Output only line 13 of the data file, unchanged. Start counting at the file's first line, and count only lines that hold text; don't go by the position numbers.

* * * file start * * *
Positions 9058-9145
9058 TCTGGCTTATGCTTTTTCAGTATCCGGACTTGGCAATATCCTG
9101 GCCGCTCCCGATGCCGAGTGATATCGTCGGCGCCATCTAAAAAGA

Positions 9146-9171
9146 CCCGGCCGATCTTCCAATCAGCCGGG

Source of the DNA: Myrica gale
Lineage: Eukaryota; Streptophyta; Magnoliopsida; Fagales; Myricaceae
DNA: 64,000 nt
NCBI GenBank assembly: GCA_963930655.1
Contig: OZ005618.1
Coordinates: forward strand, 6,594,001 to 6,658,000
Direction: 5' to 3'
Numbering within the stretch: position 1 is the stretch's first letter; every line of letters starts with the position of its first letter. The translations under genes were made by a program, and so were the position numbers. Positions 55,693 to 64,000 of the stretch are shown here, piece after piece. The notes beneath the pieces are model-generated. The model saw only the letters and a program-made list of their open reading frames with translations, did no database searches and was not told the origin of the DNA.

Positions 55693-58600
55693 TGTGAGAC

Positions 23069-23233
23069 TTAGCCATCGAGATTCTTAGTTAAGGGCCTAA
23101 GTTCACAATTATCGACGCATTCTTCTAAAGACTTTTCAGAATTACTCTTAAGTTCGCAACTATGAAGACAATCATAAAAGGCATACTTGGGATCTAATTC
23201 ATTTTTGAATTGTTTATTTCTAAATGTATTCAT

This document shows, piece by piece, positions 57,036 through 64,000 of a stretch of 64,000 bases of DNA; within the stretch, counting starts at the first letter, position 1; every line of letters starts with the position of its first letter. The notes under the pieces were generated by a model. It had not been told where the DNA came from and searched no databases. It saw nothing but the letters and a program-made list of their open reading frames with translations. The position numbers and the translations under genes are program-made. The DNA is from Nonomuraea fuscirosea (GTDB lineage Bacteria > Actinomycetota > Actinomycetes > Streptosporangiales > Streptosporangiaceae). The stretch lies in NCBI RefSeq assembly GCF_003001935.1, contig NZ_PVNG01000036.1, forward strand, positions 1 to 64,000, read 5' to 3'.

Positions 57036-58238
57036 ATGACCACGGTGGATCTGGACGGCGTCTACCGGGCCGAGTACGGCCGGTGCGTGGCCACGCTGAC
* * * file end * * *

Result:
Numbering within the stretch: position 1 is the stretch's first letter; every line of letters starts with the position of its first letter. The translations under genes were made by a program, and so were the position numbers. Positions 55,693 to 64,000 of the stretch are shown here, piece after piece. The notes beneath the pieces are model-generated. The model saw only the letters and a program-made list of their open reading frames with translations, did no database searches and was not told the origin of the DNA.